Product:

Mega Twinshock

Manufacturer:

Nerf

Avg. Price:

$40

Range:

Up to 85', 67 fps average

Rate of Fire:

Four darts per second

Summary:

Large and in charge.

Nerf Mega Twinshock Review

I came home from work on Friday, surprised to find a package of goodies from Nerf! Naturally, I had to take some of the blasters to a war ASAP for testing. Over the next few posts, I’ll try to work through many of the upcoming blasters, with thoughts on their strengths and flaws. Noting, of course, which ones were sent to me. Disclaimers are a good thing when it comes to reviews, after all.

Today’s blaster of note is the Twinshock, the latest in the Mega Series. And it’s great!

Calling Shotgun

The Twinshock is simple in principle. It operates like a Rough Cut, but with five Mega darts on each side. AND IT’S HUGE. OBSCENELY HUGE. We’re talking 28 inches in length. It’s relatively light, however, and easy to operate.

The Twinshock claims ranges of up to 85′, which it does with relative ease. Chronograph testing has Megas averaging roughly 67fps across all barrels, with the top barrels naturally getting the best ranges. Even with the bottom barrels, firing at an angle, I don’t think I had a shot go below 70′, even with the notoriously erratic flight of Mega streamlines.

Inside the Beast

After removing plenty of screws, we find that the Twinshock has a surprisingly empty shell. A large gear is used to pull back the twin plungers, which doubles the priming pull distance to compensate for the strength of two springs. There are two catches, with a dual-stage trigger, which allows the darts to be fired independently. Notably, it’s a lot easier to fire single shots with this blaster than it is with the Rough Cut. In addition, the entire operation (from priming to firing) is smooth as silk.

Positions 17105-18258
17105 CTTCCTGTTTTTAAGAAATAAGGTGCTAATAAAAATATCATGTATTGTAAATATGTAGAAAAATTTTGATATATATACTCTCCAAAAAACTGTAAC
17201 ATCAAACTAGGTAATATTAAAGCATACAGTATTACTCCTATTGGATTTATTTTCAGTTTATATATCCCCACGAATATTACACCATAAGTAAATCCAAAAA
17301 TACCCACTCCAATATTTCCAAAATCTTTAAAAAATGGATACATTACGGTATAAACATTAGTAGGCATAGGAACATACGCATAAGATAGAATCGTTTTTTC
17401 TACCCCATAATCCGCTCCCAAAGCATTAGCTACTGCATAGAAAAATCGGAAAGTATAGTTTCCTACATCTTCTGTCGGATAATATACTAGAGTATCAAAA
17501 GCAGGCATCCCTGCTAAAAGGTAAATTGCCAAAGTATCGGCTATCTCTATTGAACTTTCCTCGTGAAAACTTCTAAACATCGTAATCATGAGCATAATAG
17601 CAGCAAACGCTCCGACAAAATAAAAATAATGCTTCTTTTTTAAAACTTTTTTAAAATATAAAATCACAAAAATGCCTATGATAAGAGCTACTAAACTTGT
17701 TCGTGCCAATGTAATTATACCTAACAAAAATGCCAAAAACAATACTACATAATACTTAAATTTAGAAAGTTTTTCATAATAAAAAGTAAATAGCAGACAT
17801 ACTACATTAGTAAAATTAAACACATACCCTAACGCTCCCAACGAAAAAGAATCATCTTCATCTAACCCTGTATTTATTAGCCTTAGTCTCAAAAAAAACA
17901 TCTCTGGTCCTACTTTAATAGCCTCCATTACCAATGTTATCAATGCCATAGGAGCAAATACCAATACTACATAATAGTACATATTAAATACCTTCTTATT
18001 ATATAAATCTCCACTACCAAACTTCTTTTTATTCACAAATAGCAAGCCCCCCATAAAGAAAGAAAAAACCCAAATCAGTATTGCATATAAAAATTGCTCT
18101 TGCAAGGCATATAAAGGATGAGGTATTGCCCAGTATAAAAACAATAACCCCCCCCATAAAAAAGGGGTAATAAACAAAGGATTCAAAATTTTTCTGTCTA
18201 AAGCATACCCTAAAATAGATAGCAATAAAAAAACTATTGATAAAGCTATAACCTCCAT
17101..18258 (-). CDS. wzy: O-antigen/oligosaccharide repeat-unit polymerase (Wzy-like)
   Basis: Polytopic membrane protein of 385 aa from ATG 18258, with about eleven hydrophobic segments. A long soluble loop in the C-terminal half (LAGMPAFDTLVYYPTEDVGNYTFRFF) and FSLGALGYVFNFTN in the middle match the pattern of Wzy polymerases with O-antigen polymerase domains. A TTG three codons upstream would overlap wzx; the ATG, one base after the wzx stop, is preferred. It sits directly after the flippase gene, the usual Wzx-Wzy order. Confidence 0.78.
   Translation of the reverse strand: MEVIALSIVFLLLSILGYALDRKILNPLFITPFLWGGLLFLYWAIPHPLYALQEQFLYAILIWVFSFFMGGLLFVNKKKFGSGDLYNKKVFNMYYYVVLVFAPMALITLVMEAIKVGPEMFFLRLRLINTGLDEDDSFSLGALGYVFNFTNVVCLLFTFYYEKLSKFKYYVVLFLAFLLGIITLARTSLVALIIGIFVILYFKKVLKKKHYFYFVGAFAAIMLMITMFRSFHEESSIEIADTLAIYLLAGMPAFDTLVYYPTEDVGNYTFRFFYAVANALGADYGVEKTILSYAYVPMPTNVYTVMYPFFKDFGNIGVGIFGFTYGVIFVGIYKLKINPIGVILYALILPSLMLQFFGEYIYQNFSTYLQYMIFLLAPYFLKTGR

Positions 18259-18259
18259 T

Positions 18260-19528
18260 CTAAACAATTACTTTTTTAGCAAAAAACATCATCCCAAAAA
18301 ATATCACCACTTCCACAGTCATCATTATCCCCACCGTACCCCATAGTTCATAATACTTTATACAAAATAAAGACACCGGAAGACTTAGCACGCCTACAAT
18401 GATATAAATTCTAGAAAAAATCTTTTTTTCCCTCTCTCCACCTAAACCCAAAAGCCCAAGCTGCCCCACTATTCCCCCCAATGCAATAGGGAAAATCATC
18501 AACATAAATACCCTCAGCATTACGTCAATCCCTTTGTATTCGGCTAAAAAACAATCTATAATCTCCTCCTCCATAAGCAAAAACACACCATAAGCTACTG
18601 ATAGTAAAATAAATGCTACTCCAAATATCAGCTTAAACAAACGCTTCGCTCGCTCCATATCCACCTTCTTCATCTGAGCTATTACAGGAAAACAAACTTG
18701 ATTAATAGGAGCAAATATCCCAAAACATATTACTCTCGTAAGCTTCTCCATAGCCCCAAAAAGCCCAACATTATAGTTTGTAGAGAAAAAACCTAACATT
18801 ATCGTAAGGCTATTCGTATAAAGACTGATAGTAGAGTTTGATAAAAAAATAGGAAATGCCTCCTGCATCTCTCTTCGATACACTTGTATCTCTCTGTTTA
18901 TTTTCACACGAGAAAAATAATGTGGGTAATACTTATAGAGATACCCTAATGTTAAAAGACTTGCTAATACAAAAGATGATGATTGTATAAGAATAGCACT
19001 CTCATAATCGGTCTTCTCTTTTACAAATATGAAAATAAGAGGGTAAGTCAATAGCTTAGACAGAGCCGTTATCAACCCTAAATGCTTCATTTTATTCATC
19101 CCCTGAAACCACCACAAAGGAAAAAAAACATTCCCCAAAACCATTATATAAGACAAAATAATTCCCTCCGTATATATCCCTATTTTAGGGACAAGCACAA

It should be noted that the Twinshock is also capable of slamfire. The long orange piece between the trigger and catch holds two white spacers. During the operation of the priming handle, it moves the spacers out of the way. This prevents the catch from being released until the priming handle is back in the forward position. It’s not a new mechanism, by any means – the CS-35 Raider had a similar assembly within its shell.

If you do disassemble the blaster, keep track of the round plastic spacers/roller bearings on the handle and inner priming sled. Those are important for everything moving smoothly. In addition, note that the entire plunger and barrel assembly is solvent welded together.

The plunger tube is roughly 30mm ID, with 80mm of plunger draw.

Testing on the Field

Final Thoughts

At $40 MSRP, the Twinshock isn’t too shabby. It’s only a bit more than the Rotofury cost at release, and can fire darts twice as fast. Given how erratic Megas can fly, firing two at a time actually gives you a decent chance to hit what you’re aiming at! đŸ™‚

While I don’t plan on modding this blaster anytime soon, the ample plunger volume and large shell would seem to lend it to various integrations and Elite dart conversions.

I used this blaster for many more rounds than expected last war, and it was very effective at both close ranges and distance. If you have Buzz Bee XL darts, distance shots become even more accurate. This is the Mega blaster you should pick up when you get the chance.

Product Rating

Range

8/5

Rate of Fire

8/5

Build Quality

10/5

Accuracy

6/5

Price / Value

8/5

Total

8/10